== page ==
The most famous and longest-running Explorer I is reference 1016.
It was launched in 1959, produced all the way into 1989, and consistently sported the design language we associate with Explorers today. Whether it was gilt or matte, it often had a simple black dial, Mercedes hands, and the “Superlative Chronometer Officially Certified” appellate.
Rolex sized up the Explorer in 2010 with the 39mm reference 214270 before going back to the original and more popular 36mm case.
Explorer II: Important References
Here are the must-know models of the Explorer II.
The Explorer II’s Slow Rise
The first Rolex Explorer II, reference 1655, came out in 1971. Again, it was meant to be the spelunking counterpart to the mountaineering Explorer I, which meant it leveled up the legibility factor with a 39mm stainless steel case.
It was brawnier both in size and aesthetic, with a 24-hour bezel that gave it a more maximalist quality than the clean-bezeled original. On the 1655’s bezel, the machined numbers were separated by lines, giving it a more military-esque look.
Another signature is the orange 24-hour hand, which is still a staple today. At one point, Rolex started using a red hand, which ironically would begin to fade into an orange hue over time.
The 1655 is also referred to (erroneously) as the Steve McQueen Rolex. Though the actor never actually wore an Explorer II, an unverified rumor earned it a nickname, which stuck even after the truth came out.
References 16550 and 16570
In 1985, the 16550 reference gave the Explorer II a few qualities that are quintessential to it today. First, it beefed up the case to 40mm.
Second, it inherited the Mercedes hands that the Explorer I had been using all along.
Of course, it also came with constructional upgrades like a sapphire crystal and Caliber 3085, an in-house movement with a GMT hand that you could adjust independently.
In 1989, reference 16570 arguably changed the game for the Explorer II. It took the white dial variation, changed the index outline from gold to black, and created the “Polar” variation that we all know today.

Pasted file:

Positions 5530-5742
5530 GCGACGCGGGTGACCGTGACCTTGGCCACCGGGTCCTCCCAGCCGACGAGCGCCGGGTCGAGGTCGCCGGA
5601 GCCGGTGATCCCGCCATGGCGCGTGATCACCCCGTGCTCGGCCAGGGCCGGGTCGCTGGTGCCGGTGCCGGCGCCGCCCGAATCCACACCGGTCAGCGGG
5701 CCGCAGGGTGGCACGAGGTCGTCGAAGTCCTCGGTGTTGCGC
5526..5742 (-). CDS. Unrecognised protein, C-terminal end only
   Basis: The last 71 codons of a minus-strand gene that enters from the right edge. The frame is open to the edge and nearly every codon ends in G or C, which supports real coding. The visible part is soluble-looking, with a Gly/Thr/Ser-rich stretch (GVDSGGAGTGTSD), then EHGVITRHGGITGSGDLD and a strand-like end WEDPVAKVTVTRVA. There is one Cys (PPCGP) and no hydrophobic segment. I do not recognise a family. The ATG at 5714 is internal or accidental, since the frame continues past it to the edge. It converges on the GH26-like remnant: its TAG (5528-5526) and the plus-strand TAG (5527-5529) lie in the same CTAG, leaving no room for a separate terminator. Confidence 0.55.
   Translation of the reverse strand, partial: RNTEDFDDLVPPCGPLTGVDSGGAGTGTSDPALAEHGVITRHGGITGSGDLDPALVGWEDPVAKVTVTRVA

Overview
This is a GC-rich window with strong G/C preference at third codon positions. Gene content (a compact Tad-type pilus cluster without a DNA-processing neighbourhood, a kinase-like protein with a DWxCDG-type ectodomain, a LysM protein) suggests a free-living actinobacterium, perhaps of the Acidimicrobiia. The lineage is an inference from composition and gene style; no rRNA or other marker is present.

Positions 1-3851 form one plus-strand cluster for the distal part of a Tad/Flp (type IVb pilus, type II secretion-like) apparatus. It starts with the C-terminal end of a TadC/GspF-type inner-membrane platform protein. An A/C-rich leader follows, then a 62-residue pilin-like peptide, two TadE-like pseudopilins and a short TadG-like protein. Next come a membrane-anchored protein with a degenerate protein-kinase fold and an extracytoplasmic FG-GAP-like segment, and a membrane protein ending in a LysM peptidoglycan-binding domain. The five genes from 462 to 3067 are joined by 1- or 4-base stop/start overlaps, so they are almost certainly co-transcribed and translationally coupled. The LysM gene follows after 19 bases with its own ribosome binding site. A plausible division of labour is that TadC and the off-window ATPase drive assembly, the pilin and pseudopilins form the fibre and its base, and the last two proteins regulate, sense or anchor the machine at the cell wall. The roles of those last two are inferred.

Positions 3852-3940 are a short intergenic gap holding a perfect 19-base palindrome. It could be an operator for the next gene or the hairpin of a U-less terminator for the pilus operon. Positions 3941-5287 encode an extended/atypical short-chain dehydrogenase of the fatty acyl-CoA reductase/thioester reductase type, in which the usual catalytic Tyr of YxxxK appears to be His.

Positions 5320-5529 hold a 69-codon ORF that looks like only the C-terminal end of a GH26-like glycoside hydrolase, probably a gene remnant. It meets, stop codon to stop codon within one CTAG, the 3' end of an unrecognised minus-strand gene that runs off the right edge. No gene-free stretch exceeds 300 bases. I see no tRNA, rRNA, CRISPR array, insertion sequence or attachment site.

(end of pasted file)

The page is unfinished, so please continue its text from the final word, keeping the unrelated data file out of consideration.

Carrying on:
The Explorer II was launched with the peculiar use of a fixed-bezel GMT, came full circle with the peculiar look of the Polar, and is now a canon model for Rolex, upping the popularity (and auction prices) of Explorer IIs throughout time.
The Modern-Day Rolex Explorers
The Explorer II has definitely changed more over time than the Explorer I. However, how the two differ from each other hasn’t changed.
Even today, the II is the bigger, bulkier sibling, while the I is the clean-lined “every watch.” In fact, the II has a whopping 42mm case, while the I maintains its popular and way more versatile 36mm.
They’re both built with Rolex’s Oystersteel, which is known for its exceptional corrosion resistance and high-level sheen. The contemporary Explorer I also comes in a gold and steel two-tone variation, which is about as flashy as the Explorer has ever gotten.
Both are equipped with Rolex’s signature blue-hued Chromalight, and both run on COSC-certified automatic movements — as all modern Rolex watches do.
Here are some frequently asked questions about these popular Rolex models:
What Is the Difference Between the Rolex Explorer 1 and 2?
Why Isn’t the Rolex Explorer 2 Popular?
The Rolex II started out unpopular because it was far too niche and wasn’t as versatile as the Explorer I. Today, it’s more popular than ever, with the Polar version offering a distinct and coveted white dial style.
Will the Rolex Explorer 2 Increase in Value?
Simple Rolex watches in good condition will at least keep their value well. The Explorer II has increased in value over the past few years, with no signs of this trend reversing any time soon.
Both the Explorer and Explorer II have the potential to fill a one-watch collection, depending on your personal style.
While both are adventurer watches, their differences are nuanced in history and function. Still, they’ve both become such icons that these days, choosing between the Explorer and Explorer II is more about which aesthetic you prefer rather than about where your adventures take you.
Questions? Comments? Leave them below!